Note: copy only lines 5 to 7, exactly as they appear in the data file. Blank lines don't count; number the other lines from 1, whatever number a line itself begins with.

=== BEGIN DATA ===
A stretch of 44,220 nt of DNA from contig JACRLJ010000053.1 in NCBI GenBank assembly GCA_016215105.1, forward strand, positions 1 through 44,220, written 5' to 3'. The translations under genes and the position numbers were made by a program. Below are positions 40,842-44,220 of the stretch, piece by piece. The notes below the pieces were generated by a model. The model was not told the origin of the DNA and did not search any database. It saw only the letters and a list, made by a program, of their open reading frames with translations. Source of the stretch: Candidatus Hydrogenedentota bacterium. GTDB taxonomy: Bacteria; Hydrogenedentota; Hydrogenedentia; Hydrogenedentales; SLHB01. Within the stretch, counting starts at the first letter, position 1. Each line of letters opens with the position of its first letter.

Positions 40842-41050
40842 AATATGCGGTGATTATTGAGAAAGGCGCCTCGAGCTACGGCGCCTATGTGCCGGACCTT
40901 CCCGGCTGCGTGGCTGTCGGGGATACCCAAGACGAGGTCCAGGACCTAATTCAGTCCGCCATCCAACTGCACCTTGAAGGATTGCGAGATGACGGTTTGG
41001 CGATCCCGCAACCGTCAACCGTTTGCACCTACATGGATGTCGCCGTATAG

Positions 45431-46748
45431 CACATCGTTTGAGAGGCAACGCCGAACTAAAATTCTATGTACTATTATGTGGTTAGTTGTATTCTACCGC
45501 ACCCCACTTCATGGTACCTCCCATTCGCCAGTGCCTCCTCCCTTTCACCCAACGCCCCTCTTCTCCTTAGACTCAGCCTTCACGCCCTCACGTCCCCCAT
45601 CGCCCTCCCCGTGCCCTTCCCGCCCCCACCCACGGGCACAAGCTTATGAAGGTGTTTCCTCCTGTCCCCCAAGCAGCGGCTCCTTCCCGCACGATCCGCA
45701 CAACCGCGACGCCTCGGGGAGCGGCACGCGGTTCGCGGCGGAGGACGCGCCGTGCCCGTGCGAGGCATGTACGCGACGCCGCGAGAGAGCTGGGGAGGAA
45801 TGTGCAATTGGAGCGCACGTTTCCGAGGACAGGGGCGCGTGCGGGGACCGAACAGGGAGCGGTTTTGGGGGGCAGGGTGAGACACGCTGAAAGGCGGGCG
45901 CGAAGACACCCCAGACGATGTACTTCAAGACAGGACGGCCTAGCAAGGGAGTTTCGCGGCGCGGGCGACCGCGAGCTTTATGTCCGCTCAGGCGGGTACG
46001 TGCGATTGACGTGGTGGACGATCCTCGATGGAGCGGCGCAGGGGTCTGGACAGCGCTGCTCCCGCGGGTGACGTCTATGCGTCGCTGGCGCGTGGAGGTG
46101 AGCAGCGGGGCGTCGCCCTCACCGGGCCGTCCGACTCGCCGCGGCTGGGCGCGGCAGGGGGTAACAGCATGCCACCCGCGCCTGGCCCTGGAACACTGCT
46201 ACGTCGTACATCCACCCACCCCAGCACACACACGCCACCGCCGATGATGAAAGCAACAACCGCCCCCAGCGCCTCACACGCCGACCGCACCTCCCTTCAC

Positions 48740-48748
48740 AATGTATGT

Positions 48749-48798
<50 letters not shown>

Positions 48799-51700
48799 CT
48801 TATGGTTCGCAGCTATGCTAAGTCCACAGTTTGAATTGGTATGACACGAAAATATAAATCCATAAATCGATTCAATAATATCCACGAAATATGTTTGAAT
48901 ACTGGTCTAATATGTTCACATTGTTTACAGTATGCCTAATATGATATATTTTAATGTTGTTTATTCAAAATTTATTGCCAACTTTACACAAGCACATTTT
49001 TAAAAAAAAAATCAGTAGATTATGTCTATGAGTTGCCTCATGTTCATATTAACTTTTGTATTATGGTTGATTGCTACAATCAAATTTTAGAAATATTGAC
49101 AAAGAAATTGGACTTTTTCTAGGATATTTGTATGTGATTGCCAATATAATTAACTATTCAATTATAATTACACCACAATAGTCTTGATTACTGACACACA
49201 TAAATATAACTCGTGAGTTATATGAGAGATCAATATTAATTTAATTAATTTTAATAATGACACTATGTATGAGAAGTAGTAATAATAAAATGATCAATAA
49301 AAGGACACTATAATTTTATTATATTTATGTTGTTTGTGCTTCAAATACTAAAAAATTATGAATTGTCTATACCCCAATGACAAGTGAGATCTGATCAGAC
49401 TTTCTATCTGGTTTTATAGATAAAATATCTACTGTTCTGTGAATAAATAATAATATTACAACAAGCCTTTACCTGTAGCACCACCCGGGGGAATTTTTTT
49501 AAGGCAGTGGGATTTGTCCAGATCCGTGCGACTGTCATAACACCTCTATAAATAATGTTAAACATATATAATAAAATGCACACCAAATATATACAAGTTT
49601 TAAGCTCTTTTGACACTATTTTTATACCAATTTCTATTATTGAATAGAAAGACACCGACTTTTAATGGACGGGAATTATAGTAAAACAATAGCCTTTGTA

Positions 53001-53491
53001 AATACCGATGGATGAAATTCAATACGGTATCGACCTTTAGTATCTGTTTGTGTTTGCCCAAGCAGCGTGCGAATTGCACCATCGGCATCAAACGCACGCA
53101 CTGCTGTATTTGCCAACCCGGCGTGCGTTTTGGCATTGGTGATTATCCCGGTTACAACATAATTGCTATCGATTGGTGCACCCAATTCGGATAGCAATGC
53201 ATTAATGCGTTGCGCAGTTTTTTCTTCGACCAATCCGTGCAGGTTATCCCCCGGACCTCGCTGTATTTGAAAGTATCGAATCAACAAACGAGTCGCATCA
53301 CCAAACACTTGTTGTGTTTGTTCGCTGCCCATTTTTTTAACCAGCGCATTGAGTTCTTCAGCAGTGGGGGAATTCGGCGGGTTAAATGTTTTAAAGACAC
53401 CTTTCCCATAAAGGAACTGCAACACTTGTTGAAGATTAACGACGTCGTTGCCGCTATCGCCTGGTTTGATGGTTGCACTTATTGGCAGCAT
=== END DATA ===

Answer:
41001 CGATCCCGCAACCGTCAACCGTTTGCACCTACATGGATGTCGCCGTATAG

Positions 45431-46748
45431 CACATCGTTTGAGAGGCAACGCCGAACTAAAATTCTATGTACTATTATGTGGTTAGTTGTATTCTACCGC